Keith Tovey

Keith Tovey


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Personal profile


I read Mechanical Sciences at Corpus Christi College, Cambridge and for my PhD had the opportunity to be one of the pioneers into the development of electron microcopic methods for studying soil microfabric in the Engineering Department at Cambridge. Following four years as a junior member of faculty in that Department, I joined the School of Environmental Sciences in 1973. During most of 1979 I was an Associate Professor in the Geology Department at Arizona State University. In 1981 I became a chartered Civil Engineer.

During 30 months of unpaid leave of absence from UEA from 1982 to 1984, I advised the Hong Kong Government on landslide matters, and was responsible for establishing the Geotechnical Information Unit as a central repository for all geotechnical, geological, hydrological and related information in Hong Kong. At the time the unit was unusual as it was open to the public all of whom had access to information on any of the several tens of thousands of boreholes which had been drilled.

I made substantial advances in quantitative image analysis of soils during the late 1980s and throughout the 1990s with collaborative research with Arizona State University, University of Glasgow, Moscow State University, University of West Indies, Jamaica, and Hong Kong University. At the same time I began my research interest in energy related matters. From 1992 to 1996 I was Vice Chairman of Sub Commission B of the International Society of Soil Science and from 1996 to 2002 I was International Secretary, (and for much of the time also Acting co Leader) of the International Geological Correlation Programme 396: Continental Shelves in the Quaternary.

Since 2001, my research has been largely focussed on energy and carbon reduction although during parts of 2003 – 2005 I also developed new methods of landslide hazard management in Trinidad in a collaborative project with the University of the West Indies, Trinidad.

Since 2003, I have been regularly advising numerous groups within the Energy Industries and Parliaments, from Russia, Ukraine, and Kazakstan, and more recently on collaborative projects exploring low carbon futures in China. In 2003 I became Energy Science Director of CRed (the Carbon Reduction Programme) and more recently also as HSBC Director of Low Carbon Innovation at UEA. Both these roles have involved numerous presentations to public bodies as well as the Scientific Community in promoting low carbon futures for the UK.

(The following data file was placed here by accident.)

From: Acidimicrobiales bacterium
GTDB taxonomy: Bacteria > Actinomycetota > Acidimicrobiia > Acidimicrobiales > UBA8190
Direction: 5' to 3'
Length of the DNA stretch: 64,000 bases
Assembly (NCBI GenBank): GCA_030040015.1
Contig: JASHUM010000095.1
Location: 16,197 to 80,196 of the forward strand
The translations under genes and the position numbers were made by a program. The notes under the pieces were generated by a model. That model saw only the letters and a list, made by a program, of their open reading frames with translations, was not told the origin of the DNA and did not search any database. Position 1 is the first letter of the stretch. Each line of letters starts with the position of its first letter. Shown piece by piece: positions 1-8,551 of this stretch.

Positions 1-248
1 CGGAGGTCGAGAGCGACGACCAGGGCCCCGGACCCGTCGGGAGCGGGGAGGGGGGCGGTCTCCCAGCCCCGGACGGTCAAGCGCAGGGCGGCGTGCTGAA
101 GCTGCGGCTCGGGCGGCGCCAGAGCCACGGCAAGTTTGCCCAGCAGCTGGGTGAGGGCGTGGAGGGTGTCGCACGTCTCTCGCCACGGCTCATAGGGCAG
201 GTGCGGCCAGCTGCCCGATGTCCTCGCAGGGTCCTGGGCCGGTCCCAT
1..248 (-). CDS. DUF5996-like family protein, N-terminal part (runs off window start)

Key Research Interests

The development of quantitative methods to analyse the stability of composite river banks; research into landslide hazards and their management; energy and low carbon covering not only the physical and technical sides, but also the economic and social aspects of these fields.

Significant Publications

  • Tovey, N.K. and Paul, M.A. (2002). Modelling self-weight consolidation in Holocene Sediments. Bulletin of Engineering Geology and the Environment. 61: 21-33. DOI: 10.1007/s100640100126
  • Tovey, N.K. and Dadey, K.A. (2002). Quantitative Orientation and Micro-Porosity Analysis of recent marine sediment microfabric Quaternary International. 92: 89-100. DOI: 10.1016/S1040-6182(01)00117-3
  • Tovey, N.K. and Yim, W.W-S. (2002). Desiccation of Quaternary Shelf Sediments: Microfabric. Observations: Quaternary International. 92: 73-88. DOI: 10.1016/S1040-6182(01)00116-1
  • Tovey, N.K. and Turner, C. (2006). Carbon Reduction Strategies at the University of East Anglia,Municipal Engineering (full proofs available – Publication due 1st December 2006)

Publications: EPrints Digital Repository

Areas of Expertise

Renewable energy; power stations; carbon dioxide emissions; energy conservation; landslides; electron microscopy; image analysis.

Expertise related to UN Sustainable Development Goals

In 2015, UN member states agreed to 17 global Sustainable Development Goals (SDGs) to end poverty, protect the planet and ensure prosperity for all. This person’s work contributes towards the following SDG(s):

  • SDG 7 - Affordable and Clean Energy